who works 20 hours per week is eligible for vacation pay, holiday pay and discounts on
services. Those who work 30 hours or more are entitled to health benefits and tuition
"We try to make CSRs understand that compensation is
more than a paycheck, " he said. "We actually break down what a benefits package
is worth on an hourly basis. Omaha is a huge telemarketing center location, with 50,000
people in the industry. We have to be competitive in what we offer." That's why Cox
is also flexible with its scheduling. Recognizing the demands of family on workers, it's
not unusual for CSRs to work four- or six-hour shifts. Bojanski believes this is a
particularly attractive perk in recruiting new employees.
"When friends and neighbors see how flexible we are,
our employees are our best recruiters," he said. Cox offers cash bonuses to employees
who refer new recruits who stay for at least 120 days. Currently, one-third of its
employees are recruited in this way. "Our feeling is that birds of a feather flock
together. Good people typically know good people."
Media General has a similar program. If a referral stays
for three months, the referring employee gets between $200 and $500. "There's no
unemployment [in Fairfax], so people are constantly being recruited away from us,"
said Charlton. "Referrals are how we get most of our applicants."
Keeping them, of course, is another matter, and this is
where training becomes an issue. At Cable One, financial incentives are given to those who
participate in ongoing training programs. "Our training is now more structured and
organized," said Lang. "And our employees are financially incented to
participate in it. When they achieve certain levels, they earn more money."
Media General has just hired a second instructor to devote
more hours to ongoing training, and Marcus has implemented a "team concept" in
its training efforts, meaning that each employee reports daily to his or her supervisor,
who in turn sits down with the employee weekly for an evaluation. "If employees feel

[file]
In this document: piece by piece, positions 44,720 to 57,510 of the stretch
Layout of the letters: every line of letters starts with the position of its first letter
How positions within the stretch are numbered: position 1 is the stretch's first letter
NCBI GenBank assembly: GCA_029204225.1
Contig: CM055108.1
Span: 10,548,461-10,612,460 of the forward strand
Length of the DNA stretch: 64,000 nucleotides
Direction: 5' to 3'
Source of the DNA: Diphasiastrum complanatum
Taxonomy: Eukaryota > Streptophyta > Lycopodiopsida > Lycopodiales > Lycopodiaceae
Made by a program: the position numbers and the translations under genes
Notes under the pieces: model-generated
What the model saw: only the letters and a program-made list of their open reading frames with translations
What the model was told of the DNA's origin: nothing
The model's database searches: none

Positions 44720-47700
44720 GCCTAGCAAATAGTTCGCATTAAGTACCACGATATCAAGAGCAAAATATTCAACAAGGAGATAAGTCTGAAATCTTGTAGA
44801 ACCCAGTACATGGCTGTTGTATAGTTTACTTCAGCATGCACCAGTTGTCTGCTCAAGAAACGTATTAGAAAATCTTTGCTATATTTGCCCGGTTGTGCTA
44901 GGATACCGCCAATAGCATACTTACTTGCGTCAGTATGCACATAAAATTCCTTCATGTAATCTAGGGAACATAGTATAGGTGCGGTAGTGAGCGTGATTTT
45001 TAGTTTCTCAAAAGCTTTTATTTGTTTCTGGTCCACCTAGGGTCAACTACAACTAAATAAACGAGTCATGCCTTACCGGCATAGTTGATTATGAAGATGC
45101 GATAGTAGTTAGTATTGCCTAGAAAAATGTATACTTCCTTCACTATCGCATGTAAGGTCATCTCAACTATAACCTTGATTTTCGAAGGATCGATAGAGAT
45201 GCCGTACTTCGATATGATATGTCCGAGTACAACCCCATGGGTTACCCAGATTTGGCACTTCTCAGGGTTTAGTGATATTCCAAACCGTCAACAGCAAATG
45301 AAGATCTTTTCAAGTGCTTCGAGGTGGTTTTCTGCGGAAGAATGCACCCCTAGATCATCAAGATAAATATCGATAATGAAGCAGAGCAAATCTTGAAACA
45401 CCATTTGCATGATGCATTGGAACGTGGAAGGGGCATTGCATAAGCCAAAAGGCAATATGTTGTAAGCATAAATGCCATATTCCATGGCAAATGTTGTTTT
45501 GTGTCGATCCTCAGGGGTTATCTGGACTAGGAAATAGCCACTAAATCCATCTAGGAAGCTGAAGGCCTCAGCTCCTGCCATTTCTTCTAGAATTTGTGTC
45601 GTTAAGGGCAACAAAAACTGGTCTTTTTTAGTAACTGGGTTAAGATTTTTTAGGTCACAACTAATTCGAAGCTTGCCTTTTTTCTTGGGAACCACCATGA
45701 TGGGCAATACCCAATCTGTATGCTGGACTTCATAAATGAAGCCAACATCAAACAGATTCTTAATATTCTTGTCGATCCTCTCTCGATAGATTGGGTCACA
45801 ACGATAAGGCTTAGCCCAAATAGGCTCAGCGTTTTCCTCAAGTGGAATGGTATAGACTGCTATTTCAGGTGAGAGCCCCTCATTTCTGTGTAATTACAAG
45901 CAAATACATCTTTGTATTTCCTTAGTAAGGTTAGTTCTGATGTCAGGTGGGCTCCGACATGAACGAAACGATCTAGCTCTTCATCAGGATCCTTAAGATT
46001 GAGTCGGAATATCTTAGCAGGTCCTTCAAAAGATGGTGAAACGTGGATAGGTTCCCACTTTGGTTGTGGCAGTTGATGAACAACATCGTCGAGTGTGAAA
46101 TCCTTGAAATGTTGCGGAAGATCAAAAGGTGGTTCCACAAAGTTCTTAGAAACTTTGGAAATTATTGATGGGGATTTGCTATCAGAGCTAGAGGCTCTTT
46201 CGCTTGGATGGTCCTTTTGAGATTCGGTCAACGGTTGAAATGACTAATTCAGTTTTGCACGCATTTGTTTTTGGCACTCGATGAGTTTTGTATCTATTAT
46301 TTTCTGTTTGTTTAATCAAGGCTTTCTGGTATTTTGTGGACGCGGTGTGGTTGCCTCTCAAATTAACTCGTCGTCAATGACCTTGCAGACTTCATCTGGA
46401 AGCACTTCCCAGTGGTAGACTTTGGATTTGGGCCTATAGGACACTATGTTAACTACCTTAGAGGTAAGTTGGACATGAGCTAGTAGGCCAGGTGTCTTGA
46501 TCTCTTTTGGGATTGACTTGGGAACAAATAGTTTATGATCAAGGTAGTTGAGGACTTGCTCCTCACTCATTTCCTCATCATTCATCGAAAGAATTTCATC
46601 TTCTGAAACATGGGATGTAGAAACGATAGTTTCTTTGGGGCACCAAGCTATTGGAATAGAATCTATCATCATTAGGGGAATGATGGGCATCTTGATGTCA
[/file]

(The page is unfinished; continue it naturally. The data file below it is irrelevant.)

educated and secure in their jobs, they'll stick around," said Sievers. "It's
important that they know exactly where they stand."
At Marcus, CSRs are evaluated based upon their sales and
productivity and the quality of their performance. When they do a good job, they're
recognized for it. This approach is crucial, according to French, in any company's overall
success. It's all about rewarding positive behavior instead of punishing bad.
"What you can measure, you can manage," she said.
"We encourage our clients to measure [not only] attendance and time clocked in, but
also quality, which is the last thing companies measure because it's harder to do. It
takes more time, more money and more manpower."
CSR Inc. measures quality in a variety of ways. For
example, if a company wants CSRs to sell its digital service, CSR Inc. will create a
contest that will encourage employees to say certain things during each call. It will
randomly monitor those calls, then award a prize (such as a small gift certificate) to
those CSRs who demonstrate a certain level of skill during the call. CSR Inc. then
provides feedback to the company on how employees did overall and offers coaching tips.
"If you give someone the motivation to sell something,
they're more apt to do it," said French. "We look for what the employee did
right, and that attitude filters throughout all of our programs."
Cox actually provides employees with a daily report card.
All CSR calls are recorded on a digital device in order to track how many sales or errors
were made. Once they hit certain sales goals, they get promoted.